If you are like most people, you assume that wills only come into play once you pass away. While this is the case for many people, some individuals may require directives before they die.
If you should become seriously ill or injured to the point where you cannot make decisions for yourself, you may need a document that informs your loved ones of your wishes regarding medical care. According to the National Institute on Aging, said document is called a “living will,” or “advanced directive.”
A living will
A living will, which some people refer to as an advanced directive, informs interested parties of your medical choices and wishes in certain situations. The purpose of this document is to tell medical teams what treatments, care or lifesaving measures you want them to perform and when, and which ones you want them to avoid, when you are unable to relay your wishes yourself.
Decisions covered in a living will
A living will can and should address as many possible medical situations that you may encounter in your life. However, most living wills cover, at a minimum, the following issues:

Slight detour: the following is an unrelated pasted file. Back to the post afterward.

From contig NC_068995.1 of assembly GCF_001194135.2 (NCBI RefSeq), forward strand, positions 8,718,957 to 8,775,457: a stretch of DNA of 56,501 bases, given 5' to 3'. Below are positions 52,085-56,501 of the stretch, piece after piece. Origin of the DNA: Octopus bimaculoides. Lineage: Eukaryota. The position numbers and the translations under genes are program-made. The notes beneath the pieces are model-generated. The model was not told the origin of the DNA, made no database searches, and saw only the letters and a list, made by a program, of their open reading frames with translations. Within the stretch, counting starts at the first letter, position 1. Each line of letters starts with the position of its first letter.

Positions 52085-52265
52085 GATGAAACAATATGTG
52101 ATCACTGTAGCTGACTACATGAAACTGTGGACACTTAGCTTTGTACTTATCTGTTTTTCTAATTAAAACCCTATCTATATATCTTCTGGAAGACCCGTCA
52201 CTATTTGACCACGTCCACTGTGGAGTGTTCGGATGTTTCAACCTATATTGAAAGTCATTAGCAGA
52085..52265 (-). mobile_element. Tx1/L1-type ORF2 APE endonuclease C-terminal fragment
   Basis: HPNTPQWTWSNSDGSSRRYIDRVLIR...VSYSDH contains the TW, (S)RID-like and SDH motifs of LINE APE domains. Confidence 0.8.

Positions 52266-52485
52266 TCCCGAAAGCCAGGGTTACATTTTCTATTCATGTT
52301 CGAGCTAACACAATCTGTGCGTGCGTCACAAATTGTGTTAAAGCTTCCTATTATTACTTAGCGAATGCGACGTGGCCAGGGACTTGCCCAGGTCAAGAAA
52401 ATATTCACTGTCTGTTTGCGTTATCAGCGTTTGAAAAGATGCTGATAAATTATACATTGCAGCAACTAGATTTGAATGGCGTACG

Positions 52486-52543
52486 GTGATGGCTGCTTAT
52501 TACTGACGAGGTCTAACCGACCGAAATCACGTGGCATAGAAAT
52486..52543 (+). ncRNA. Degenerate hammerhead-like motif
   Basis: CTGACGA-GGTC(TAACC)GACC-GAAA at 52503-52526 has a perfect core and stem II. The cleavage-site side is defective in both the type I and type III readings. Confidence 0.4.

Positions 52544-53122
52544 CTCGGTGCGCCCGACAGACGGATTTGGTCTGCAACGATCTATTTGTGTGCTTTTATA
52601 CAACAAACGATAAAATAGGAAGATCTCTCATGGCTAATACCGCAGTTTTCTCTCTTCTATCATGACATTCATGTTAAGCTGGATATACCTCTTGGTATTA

- When doctors should perform CPR and for how long
- When doctors should turn off pacemakers and ICDs after performing other lifesaving measures
- Whether you want medical teams to keep you alive with artificial hydration and nutrition and, if so, for how long
- Whether you want breathing assistance through a ventilator and, if so, for how long
Other possible issues your advance directive may address include organ and tissue donation, transplants and the like.
A living will can prove to be a hugely beneficial document at some point in your life. To ensure it communicates your wishes wholly and clearly, however, seek guidance when creating your document.